Themes and Motifs Present in El Colorado’s Speech

When reflecting back on the themes of the George Washington Gomez, one moment in particular stood out to me because it addressed so many aspects of the novel at once—El Colorado’s speech to Gualinto (250-252) after the knife fight in which he insists that Gualinto goes to college. In this single speech, Paredes addresses the role of masculinity in Mexi-Texan culture, the realities of immigrant (or at least borderland) life, the American Dream and its potential fallacy, and draws in connections to the previsioning of Gualinto’s life.

I think one of the most immediately apparent aspects of this passage is its sort of frank and dismal portrayal of El Colorado’s life—which could then potentially be used as an example of what life is like for immigrants in his situation. In this speech, he discusses very real and visceral moments of his life. For example, he mentions times when he needed to support his mother and sister, his family’s frequent hunger and their lack of access to food, and when he needed to learn how to delouse himself in order to go to school. Once these harsh conditions are established, Colorado goes on to talk about how he kept working and going to school despite the challenges present in his personal life. I found this moment in his speech particularly interesting because it seems to follow the quintessential narrative of the “American Dream”. Here, Colorado must go to school and try as hard as he can to succeed, and although he hasn’t yet achieved great success, he’s on the path of achieving that dream.  The presence of the American Dream narrative becomes strikingly clear when he outlines his future plans to Gualinto—”I’m gonna get my high school by studying nights. And then I’ll go to the Jonesville business college and become a real accountant, not just an assistant bookkeeper.” Thus, as Colorado expresses this deep desire to fulfill the American Dream, Paredes establishes a quintessential narrative that follows our society’s notions of what is possible for people.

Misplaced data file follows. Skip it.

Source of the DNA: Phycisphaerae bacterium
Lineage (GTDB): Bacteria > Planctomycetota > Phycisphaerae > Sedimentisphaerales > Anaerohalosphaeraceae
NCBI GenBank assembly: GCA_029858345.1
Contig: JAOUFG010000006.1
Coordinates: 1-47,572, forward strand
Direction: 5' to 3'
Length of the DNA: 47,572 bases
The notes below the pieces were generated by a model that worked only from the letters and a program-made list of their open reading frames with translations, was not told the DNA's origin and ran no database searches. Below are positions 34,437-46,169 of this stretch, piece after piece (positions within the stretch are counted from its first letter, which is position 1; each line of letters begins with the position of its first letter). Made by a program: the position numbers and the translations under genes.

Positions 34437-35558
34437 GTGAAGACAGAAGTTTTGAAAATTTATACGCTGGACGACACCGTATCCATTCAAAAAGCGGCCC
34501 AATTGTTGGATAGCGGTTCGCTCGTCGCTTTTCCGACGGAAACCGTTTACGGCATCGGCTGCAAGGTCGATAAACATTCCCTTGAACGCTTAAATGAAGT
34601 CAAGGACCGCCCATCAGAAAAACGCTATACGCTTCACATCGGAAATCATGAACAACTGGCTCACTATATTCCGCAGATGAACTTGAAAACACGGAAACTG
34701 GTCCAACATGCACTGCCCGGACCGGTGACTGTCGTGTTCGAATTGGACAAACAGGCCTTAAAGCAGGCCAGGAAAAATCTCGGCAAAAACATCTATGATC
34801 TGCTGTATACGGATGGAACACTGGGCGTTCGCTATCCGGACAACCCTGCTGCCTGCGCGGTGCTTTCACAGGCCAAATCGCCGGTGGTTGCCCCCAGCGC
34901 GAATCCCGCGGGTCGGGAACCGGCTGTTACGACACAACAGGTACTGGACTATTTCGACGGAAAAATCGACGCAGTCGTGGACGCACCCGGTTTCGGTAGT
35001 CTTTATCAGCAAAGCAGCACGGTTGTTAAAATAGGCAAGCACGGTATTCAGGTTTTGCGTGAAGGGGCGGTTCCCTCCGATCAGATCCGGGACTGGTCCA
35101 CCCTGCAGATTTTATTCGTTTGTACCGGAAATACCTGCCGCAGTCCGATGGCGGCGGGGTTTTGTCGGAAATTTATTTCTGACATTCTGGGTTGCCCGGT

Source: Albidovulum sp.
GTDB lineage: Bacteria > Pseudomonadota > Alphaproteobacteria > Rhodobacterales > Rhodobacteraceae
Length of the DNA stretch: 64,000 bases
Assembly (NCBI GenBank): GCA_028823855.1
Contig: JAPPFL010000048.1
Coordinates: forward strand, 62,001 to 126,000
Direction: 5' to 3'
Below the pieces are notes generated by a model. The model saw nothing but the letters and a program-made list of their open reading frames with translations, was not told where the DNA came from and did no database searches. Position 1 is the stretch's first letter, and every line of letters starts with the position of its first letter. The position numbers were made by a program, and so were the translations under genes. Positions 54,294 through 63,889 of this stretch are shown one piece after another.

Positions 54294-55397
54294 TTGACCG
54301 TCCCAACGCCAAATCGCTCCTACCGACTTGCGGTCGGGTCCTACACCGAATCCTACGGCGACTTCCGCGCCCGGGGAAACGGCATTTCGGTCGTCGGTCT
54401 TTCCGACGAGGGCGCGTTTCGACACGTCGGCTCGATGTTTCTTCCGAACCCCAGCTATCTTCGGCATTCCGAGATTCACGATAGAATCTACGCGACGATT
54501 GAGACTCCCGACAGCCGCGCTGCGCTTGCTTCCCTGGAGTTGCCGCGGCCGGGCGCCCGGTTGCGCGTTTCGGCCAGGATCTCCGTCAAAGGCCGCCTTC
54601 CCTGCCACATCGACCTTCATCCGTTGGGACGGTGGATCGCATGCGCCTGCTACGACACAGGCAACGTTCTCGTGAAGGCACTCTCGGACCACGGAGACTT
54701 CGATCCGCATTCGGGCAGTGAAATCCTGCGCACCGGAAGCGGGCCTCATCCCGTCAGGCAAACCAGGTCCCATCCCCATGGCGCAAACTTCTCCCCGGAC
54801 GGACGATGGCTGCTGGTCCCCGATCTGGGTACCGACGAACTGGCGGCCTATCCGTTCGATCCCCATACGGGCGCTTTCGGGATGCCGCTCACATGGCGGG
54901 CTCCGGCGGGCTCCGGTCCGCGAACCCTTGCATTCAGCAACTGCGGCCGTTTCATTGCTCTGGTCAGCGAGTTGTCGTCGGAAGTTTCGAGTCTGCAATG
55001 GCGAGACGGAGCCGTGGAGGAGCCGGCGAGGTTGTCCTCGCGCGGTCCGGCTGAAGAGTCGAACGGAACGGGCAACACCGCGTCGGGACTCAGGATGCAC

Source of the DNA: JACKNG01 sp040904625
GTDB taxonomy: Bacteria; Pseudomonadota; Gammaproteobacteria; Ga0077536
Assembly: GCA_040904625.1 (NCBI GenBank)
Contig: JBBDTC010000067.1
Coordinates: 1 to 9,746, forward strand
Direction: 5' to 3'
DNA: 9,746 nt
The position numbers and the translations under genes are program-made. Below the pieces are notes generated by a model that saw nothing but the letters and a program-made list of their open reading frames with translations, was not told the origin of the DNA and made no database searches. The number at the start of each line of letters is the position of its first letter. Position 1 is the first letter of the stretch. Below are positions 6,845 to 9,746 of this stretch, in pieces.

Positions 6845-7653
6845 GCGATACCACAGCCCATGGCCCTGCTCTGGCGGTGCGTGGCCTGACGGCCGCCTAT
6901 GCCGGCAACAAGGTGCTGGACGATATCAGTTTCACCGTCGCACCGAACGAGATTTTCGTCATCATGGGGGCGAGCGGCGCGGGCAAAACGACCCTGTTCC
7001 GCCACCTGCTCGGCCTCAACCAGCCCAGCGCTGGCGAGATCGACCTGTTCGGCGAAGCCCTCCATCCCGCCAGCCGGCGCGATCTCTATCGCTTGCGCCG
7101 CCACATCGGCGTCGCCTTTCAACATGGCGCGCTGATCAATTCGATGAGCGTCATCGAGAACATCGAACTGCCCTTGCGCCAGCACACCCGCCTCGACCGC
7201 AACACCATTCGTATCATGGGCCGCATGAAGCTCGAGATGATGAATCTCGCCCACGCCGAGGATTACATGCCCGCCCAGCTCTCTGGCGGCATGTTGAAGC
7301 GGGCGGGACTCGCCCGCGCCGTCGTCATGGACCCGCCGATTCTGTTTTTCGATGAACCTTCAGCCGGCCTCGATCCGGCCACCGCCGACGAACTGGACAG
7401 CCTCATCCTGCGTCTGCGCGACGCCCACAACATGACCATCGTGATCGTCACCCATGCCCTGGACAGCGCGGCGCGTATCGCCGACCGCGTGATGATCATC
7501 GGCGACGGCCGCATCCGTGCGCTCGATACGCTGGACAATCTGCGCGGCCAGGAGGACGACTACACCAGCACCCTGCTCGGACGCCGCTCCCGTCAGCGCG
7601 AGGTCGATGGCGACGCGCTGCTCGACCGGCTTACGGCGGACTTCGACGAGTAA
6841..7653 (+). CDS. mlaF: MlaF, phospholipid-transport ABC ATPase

What I then thought was kind of odd about this speech is the fact that it begins with Colorado telling Gualinto to go to school because Gualinto is the one who will be successful and help the town. This point stood out to me at first because it’s a reiteration of the theme that Gualinto will grow up to be an important person who will help his people—but this time it is coming from someone outside of his family. However, the more I thought about this ending, the more I pondered Colorado’s understandings of  his own personal goals. To me, it seems that if he has these grand ideas of becoming an important and successful person, wouldn’t he want to be the person to lead the people and help the town? He even states that Gualinto needs to be their “point person.” Perhaps there is a connection between Gualinto’s access to resources vs. Colorado’s lack of access to resources. Perhaps there’s no connection and he just isn’t interested in leading the town. But I couldn’t help but make a connection between Colorado’s establishment of his dream and his vision of the future leadership of the town.


Success Stories and Characterizations of Immigrants

Throughout parts one and two of the novel, there is a major shift in the characterization of Feliciano, which takes place within the short time frame of his brother-in-law Gurmersindo’s death. At first, one could argue that Feliciano is depicted as Gumersindo’s “fringe” or “extremist” counterpart. In response to Gumerdinso’s decision to name his newborn son after a “great Gringo” Feliciano states, “They are all great…Great thieves, great liars, great sons-of-bitches. Show me a man of them who isn’t money-mad and one of their women who is not a harlot” (Pg. 16). This fanatical and intolerant characterization is situated in contrast to Gumersindo’s, which is one of absolute tolerance and acceptance. However these character portrayals are ephemeral, and a major shift in Feliciano’s character takes place after Gumersindo is murdered and obliges Feliciano to never tell his son why he was murdered, out of fear it would inspire hate in him. Shortly after, it seems that Feliciano inhabits many of his brother-in-law’s qualities.

What is constant throughout this shift is the employment of sympathetic character portrayals to the characters who inhabit first Gumersindo’s characteristics, and then eventually Feliciano’s. Paredes seems to be indicating that these are favorable qualities for an immigrant to occupy. That being said (according to a reading of the text that is incomplete), neither of these characters has truly achieved success. While more overtly Gurmersindo suffers a tragic death almost immediately after choosing to give the Rangers and/or Gringos the benefit of the doubt and remain put, Feliciano who becomes financially successful has not yet succeeded in what is presented as the ultimate immigrant accomplishment, for Gualinto “…to be a learned man and help his people” (Pg. 49) (which Feliciano admits to lacking a clear vision of what that would entail). Thus, there seems to be multiple and perhaps contradictory forces taking place within the text. While Paredes seems to elevate the immigrant characters in the novel that are sympathetic, he does not necessarily seem to be making the argument that these are the characters who will ultimately succeed. I am curious to see how the narrative ensues and to see whether Gualinto is eventually able to “help his people” and therefore attain greatness.